Nebulized dehydroepiandrosterone-3-sulfate improves asthma control in the moderate-to-severe asthma results of a 6-week, randomized, double-blind, placebo-controlled study
Abstract:Inhaled dehydroepiandrosterone-3-sulfate (DHEAS), but not dehydroepiandrosterone (DHEA), possesses anti-inflammatory activity in in vitro assays and in models of allergen and lipopolysaccharide challenges. We postulated whether an inhaled suspension of DHEAS delivered via nebulizer would improve asthma control in moderate-to-severe asthma patients. We also characterized the safety profile of an inhaled suspension of DHEAS. Patients receiving at least 500 g of fluticasone equivalent plus long-acting beta-agonists (LABA) entered a 5-week run-in where the dose of inhaled corticosteroids was reduced to 200 g of fluticasone plus LABA per day. Patients were randomized to 70 mg of DHEAS or placebo if their Asthma Control Questionnaire (ACQ) score was ≥2.0 and their FEV1 ≥ 50%. When compared with control, a statistically significant improvement in ACQ in 6 weeks of treatment with 70 mg of DHEAS was observed. The median improvement in ACQ was −0.72 and −0.43 for the active and placebo groups, respectively (p = 0.0389); the percentage of patients with at least minimally clinically important difference of −0.50 from baseline was significantly greater in the DHEAS group versus the placebo, (59.4% versus 45.7%; p = 0.0236). Asthma symptom scores, the proportion of symptom-free days and symptom nights, although not statistically significant, had positive trends supporting the improvement in ACQ. Fewer patients were withdrawn from the study for respiratory events on DHEAS compared with placebo. There were few adverse events and no changes in sex hormones despite increases in circulating levels of DHEAS. An inhaled suspension of DHEAS delivered via nebulizer improved asthma control scores in subjects with poorly controlled moderate-to-severe asthma.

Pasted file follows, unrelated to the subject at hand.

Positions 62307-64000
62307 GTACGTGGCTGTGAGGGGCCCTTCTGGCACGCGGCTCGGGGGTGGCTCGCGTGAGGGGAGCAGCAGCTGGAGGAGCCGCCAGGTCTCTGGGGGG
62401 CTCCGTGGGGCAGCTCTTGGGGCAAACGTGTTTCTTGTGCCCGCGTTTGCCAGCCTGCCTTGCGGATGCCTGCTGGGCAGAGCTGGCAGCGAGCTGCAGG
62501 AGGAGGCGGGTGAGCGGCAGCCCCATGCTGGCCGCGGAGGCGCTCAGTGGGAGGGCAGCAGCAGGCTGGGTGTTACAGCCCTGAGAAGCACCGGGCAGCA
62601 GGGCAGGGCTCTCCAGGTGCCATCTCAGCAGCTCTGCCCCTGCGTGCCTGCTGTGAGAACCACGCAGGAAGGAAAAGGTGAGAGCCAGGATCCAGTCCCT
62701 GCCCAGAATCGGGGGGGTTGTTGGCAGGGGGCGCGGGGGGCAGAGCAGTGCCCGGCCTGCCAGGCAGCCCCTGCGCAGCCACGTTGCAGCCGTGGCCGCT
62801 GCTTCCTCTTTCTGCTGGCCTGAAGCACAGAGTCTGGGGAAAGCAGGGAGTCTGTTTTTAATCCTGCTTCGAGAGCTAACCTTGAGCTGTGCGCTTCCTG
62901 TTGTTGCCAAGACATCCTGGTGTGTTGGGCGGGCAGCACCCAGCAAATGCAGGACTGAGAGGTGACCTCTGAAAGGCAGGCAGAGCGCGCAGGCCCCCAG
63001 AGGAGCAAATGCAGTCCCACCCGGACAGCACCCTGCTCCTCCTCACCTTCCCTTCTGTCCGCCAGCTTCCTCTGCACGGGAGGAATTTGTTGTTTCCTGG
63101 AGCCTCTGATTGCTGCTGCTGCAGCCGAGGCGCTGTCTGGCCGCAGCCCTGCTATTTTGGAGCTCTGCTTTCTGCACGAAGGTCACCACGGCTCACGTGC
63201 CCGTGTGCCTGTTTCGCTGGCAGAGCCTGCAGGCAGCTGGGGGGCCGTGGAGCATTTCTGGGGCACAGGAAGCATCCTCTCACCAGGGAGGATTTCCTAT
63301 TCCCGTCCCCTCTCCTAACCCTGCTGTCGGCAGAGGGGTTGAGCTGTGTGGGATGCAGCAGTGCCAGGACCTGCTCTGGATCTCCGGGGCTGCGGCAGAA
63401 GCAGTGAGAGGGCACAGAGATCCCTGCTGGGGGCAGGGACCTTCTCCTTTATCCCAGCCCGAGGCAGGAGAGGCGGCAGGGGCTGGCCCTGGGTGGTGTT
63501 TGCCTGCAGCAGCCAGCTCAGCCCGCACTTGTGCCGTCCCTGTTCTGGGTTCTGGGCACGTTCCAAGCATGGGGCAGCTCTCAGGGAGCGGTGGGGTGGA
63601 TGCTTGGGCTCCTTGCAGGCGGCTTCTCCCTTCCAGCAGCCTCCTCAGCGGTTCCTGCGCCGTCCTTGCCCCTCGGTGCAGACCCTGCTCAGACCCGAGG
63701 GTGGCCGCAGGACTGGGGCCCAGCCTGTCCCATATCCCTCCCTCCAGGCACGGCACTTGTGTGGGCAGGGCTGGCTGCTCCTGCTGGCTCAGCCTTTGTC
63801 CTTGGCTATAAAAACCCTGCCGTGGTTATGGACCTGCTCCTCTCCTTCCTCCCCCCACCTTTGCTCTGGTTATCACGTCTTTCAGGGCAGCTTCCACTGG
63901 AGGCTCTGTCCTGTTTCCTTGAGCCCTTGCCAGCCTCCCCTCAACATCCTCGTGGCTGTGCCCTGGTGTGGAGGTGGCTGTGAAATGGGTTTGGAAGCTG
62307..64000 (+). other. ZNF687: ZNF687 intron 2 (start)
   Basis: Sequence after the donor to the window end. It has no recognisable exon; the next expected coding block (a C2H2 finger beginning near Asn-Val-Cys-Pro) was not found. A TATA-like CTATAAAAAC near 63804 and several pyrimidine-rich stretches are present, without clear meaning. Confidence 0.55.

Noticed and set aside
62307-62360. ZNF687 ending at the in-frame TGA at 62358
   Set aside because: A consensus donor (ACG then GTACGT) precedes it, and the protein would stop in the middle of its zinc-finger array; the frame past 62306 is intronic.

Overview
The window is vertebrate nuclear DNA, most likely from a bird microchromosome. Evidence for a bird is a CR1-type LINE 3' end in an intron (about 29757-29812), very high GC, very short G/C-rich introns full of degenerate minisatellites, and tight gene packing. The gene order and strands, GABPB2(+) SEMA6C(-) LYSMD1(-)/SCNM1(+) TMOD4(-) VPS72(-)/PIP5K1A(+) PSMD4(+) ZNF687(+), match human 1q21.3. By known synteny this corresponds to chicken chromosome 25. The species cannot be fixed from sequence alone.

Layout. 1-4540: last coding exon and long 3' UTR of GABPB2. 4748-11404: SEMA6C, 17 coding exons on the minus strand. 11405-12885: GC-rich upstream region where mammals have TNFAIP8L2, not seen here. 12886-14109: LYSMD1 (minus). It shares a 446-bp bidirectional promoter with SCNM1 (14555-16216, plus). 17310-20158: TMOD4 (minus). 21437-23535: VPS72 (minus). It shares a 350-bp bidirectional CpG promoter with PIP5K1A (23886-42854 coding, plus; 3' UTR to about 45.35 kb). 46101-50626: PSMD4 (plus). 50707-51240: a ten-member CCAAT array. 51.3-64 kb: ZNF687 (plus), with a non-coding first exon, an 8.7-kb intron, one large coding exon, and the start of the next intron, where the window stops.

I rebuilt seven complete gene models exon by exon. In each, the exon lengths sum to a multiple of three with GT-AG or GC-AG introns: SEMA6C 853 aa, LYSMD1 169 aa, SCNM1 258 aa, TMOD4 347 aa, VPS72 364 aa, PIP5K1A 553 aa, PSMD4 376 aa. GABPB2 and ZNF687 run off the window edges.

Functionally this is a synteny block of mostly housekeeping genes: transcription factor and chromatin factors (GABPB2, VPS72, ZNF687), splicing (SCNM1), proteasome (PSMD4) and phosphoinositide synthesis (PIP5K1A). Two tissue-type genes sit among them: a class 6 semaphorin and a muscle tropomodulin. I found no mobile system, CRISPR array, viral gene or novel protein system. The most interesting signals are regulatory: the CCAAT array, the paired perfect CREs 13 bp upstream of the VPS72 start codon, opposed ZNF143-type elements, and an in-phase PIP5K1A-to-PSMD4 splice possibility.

Australian New Zealand Clinical Trials Registry ANZCTR.org.au Identifier: 012607000192482
Document Type: Research Article
Affiliations: Pulmonary, Allergy, and Critical Care Division, Department of Medicine, University of Pittsburgh, Pittsburgh, Pennsylvania, USA
Publication date: 2010-11-01
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